A candlelit peace walk was held in Chiang Mai, Thailand, on Tuesday 27 September to commemorate the fourth anniversary of the violent suppression of peaceful monk-led protests in Burma, known as the Saffron Revolution.
More than 100 supporters marched through the streets to demand real change inside Burma. The demonstrators held candles to commemorate those lost in the popular uprising.
The saffron revolution met a bloody end in late September 2007 when the Burmese military government ordered a crackdown on the protesters. With more than 100 people killed and thousands arrested the casualties were high. And although Burma is now ruled by a nominally civilian government, four years later many are still in jail.
Ashin Issariya, a Buddhist monk who led protests in 2007 said without release of the imprisoned monks the government cannot demonstrate real change
“in our country there are over 200 monks still in jail, they were never released. So we want to tell about that to all countries and people. Our country’s military regime is telling the world; “now we are going the democratic way”. This is only talk, they never change.”
In countries like Thailand, where many Burmese live in exile, people commemorate this anniversary for those inside Burma who do not have the freedom to do so. Earlier in the week Burmese police blocked a rare protest by pro-democracy activists in Rangoon.
Around 200 people had planned to gather in Rangoon city Hall for the anniversary of the revolution crackdown. But tight security meant they were prevented from forming the rally.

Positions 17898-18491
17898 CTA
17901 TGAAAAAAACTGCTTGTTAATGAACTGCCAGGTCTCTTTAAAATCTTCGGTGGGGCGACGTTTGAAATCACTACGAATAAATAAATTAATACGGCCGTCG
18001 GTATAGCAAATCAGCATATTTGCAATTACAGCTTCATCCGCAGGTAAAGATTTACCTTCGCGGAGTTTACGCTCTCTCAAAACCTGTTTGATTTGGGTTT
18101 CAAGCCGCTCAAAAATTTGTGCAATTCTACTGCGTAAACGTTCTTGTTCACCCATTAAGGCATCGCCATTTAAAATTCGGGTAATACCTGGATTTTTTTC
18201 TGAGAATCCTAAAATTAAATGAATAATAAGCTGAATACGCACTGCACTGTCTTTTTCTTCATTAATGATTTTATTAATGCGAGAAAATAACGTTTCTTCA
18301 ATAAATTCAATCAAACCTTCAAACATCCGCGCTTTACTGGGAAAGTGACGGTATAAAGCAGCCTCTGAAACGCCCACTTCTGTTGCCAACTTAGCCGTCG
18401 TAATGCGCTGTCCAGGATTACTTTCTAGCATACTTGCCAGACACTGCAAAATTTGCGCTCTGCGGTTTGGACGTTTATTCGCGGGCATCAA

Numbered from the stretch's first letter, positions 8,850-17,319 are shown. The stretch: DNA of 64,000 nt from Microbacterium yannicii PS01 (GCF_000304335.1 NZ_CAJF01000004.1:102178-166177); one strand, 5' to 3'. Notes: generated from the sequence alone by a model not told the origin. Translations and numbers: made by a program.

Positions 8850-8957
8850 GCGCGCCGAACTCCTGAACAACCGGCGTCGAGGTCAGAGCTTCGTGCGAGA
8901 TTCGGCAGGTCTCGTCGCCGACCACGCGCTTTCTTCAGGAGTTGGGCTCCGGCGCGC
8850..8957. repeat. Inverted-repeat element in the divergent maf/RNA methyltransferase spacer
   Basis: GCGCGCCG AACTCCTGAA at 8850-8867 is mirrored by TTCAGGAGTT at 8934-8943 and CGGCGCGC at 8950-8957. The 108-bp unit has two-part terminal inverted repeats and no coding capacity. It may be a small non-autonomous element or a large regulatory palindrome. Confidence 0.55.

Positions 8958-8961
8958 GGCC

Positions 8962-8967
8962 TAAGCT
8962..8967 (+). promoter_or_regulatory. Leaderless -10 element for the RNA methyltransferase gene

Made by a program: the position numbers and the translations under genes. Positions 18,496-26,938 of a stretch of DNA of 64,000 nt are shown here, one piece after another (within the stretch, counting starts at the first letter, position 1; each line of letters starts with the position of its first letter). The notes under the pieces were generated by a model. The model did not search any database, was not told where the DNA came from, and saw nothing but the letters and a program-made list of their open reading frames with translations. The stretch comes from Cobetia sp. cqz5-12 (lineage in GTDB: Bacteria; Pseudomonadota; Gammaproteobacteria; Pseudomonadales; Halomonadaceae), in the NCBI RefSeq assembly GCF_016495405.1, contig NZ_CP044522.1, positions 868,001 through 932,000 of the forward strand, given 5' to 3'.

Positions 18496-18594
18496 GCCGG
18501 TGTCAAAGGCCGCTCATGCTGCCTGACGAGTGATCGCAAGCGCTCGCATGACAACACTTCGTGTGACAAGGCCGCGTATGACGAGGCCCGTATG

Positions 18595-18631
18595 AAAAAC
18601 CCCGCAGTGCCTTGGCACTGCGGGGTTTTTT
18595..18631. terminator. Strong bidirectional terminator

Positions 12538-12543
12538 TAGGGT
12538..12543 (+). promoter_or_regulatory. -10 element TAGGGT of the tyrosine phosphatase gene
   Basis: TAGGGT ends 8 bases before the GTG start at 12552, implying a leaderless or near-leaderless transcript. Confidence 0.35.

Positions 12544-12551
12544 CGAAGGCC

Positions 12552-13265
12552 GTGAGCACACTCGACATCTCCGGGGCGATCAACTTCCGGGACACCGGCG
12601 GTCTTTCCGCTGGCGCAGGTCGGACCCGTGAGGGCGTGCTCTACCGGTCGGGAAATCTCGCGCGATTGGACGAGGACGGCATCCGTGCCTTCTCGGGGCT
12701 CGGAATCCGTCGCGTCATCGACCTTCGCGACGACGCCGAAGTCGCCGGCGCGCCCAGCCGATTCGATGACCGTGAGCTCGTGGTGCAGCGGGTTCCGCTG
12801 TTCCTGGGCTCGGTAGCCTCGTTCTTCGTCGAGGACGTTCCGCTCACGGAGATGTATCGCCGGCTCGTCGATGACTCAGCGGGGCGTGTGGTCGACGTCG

However, on the same day that people around the world were calling for real change from the new government, the Burmese foreign minister was calling on the UN to lift sanctions in the face of reform in the country.
Burma’s current government assumed power in March this year and since has made some changes that have been positively received.
But activists and democracy supporters say that the so-called reforms are just a way of placating international pressure and more sincere steps are needed. Khin Omar, one of the organisers of the Chiang Mai Peacewalk said that the reforms the government has made are not enough.
“lately there have been some moves that the new regime has made in the post election time, such as meeting with leader of the democracy movement Aung San Suu Kyi, but these are just words not actions they haven’t done anything demonstrative to meet the needs of the people”
Burma still holds almost 2000 political prisoners in jails around the country, many of whom were imprisoned for taking part in the protests four years ago. And for those marching in the rally this week, as long as the prisoners remain there, no claims of positive reform are likely to be accepted.